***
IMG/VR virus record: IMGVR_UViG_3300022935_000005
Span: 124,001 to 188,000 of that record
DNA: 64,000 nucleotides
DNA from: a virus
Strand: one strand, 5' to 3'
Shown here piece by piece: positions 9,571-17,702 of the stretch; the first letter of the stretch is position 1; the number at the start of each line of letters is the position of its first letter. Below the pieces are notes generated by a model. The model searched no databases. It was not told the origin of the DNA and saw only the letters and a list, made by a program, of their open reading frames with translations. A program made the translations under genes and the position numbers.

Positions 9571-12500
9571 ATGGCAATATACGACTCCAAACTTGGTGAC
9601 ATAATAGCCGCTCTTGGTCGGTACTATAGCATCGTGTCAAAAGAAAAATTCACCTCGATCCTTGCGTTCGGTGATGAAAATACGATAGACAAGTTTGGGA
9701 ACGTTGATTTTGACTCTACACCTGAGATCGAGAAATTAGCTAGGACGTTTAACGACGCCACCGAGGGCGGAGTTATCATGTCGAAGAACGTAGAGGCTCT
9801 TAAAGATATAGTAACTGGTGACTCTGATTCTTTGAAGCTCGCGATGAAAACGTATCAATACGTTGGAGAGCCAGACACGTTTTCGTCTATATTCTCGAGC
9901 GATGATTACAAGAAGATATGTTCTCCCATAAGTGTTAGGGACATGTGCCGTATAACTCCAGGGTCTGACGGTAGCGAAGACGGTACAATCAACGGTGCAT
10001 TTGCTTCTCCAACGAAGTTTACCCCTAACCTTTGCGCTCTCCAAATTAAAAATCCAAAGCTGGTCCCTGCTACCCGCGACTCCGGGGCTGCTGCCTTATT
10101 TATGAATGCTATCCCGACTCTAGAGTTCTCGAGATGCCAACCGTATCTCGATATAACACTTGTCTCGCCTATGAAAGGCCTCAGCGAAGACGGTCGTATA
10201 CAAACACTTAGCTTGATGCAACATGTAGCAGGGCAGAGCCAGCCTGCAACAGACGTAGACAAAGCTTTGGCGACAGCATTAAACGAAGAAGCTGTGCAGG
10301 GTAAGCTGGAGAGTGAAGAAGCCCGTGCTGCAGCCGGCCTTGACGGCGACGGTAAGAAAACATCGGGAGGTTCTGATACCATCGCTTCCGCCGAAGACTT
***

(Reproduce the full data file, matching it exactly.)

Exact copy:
IMG/VR virus record: IMGVR_UViG_3300022935_000005
Span: 124,001 to 188,000 of that record
DNA: 64,000 nucleotides
DNA from: a virus
Strand: one strand, 5' to 3'
Shown here piece by piece: positions 9,571-17,702 of the stretch; the first letter of the stretch is position 1; the number at the start of each line of letters is the position of its first letter. Below the pieces are notes generated by a model. The model searched no databases. It was not told the origin of the DNA and saw only the letters and a list, made by a program, of their open reading frames with translations. A program made the translations under genes and the position numbers.

Positions 9571-12500
9571 ATGGCAATATACGACTCCAAACTTGGTGAC
9601 ATAATAGCCGCTCTTGGTCGGTACTATAGCATCGTGTCAAAAGAAAAATTCACCTCGATCCTTGCGTTCGGTGATGAAAATACGATAGACAAGTTTGGGA
9701 ACGTTGATTTTGACTCTACACCTGAGATCGAGAAATTAGCTAGGACGTTTAACGACGCCACCGAGGGCGGAGTTATCATGTCGAAGAACGTAGAGGCTCT
9801 TAAAGATATAGTAACTGGTGACTCTGATTCTTTGAAGCTCGCGATGAAAACGTATCAATACGTTGGAGAGCCAGACACGTTTTCGTCTATATTCTCGAGC
9901 GATGATTACAAGAAGATATGTTCTCCCATAAGTGTTAGGGACATGTGCCGTATAACTCCAGGGTCTGACGGTAGCGAAGACGGTACAATCAACGGTGCAT
10001 TTGCTTCTCCAACGAAGTTTACCCCTAACCTTTGCGCTCTCCAAATTAAAAATCCAAAGCTGGTCCCTGCTACCCGCGACTCCGGGGCTGCTGCCTTATT
10101 TATGAATGCTATCCCGACTCTAGAGTTCTCGAGATGCCAACCGTATCTCGATATAACACTTGTCTCGCCTATGAAAGGCCTCAGCGAAGACGGTCGTATA
10201 CAAACACTTAGCTTGATGCAACATGTAGCAGGGCAGAGCCAGCCTGCAACAGACGTAGACAAAGCTTTGGCGACAGCATTAAACGAAGAAGCTGTGCAGG
10301 GTAAGCTGGAGAGTGAAGAAGCCCGTGCTGCAGCCGGCCTTGACGGCGACGGTAAGAAAACATCGGGAGGTTCTGATACCATCGCTTCCGCCGAAGACTT